June 19, 2011 – By Kyle Peterson
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Speaking to reporters a day before the start of the Paris Air Show, Jim Albaugh reiterated that the company would not be pressured into making a hasty decision on the future of its hottest selling plane.
"We're going to drive toward a decision in a disciplined fashion probably by the end of the year," Albaugh said.
The company is considering whether to upgrade its 737 with a more fuel-efficient engine or redesign the plane completely. The company has delayed the decision since last year.
The company has said repeatedly that it is leaning toward a full redesign if it can accomplish the task and deliver the planes to customers as promised. A re-engined plane could be brought to market quicker, but a redesigned plane could offer better efficiency.
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Boeing says it has not ruled out re-engining. The company's top rival EADS <EAD.PA> unit Airbus said last year it would put a new engine on its competing A320.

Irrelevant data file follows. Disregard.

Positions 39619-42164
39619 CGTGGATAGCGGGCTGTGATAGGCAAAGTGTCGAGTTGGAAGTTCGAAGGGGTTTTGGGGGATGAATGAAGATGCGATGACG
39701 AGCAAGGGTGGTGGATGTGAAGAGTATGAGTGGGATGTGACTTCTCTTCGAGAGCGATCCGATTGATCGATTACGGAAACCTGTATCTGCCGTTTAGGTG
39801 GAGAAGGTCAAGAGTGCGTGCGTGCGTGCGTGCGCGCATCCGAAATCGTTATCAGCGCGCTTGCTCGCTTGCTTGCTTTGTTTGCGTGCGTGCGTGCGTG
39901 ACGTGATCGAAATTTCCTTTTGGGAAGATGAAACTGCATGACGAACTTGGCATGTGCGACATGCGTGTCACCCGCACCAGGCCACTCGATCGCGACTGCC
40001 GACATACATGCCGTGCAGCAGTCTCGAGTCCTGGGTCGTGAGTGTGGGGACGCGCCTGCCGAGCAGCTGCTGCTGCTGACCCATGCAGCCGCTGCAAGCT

Albaugh also said Boeing might design a stretched version of its upcoming 787-9 Dreamliner. This new version of the Dreamliner, dubbed the 787-10, could be in the works as early as 2016, he said.
Boeing for years has toyed with the idea of a 787-10, which could compete with the Airbus A350-900. Albaugh said he envisioned a plane with a range of 7,000 nautical miles and seating room for about 320 passengers.
Boeing's 787 Dreamliner is a light-weight, carbon-composite plane that offers improved fuel efficiency to airlines. The company expects to deliver the first 787, which is three years overdue, to a customer in the third quarter of this year.
Hearings on the NLRB complaint began last week in Seattle. The $750 million facility with 1,000 workers opened on June 10. Boeing received grants and incentives from South Carolina that could total $900 million if it employs 5,000 people.
Albaugh rejected the complaint, saying that no existing work was moved from Washington to South Carolina, where it intends to produce three 787s a month to compliment the seven it plans to assemble each month in Washington. Albaugh said the NLRB complaint was without merit.
"What we want is to have the ability to be competitive and also have the ability to be an assured supplier, someone that won't be affected by work stoppage," he said.
(Editing by Jane Merriman)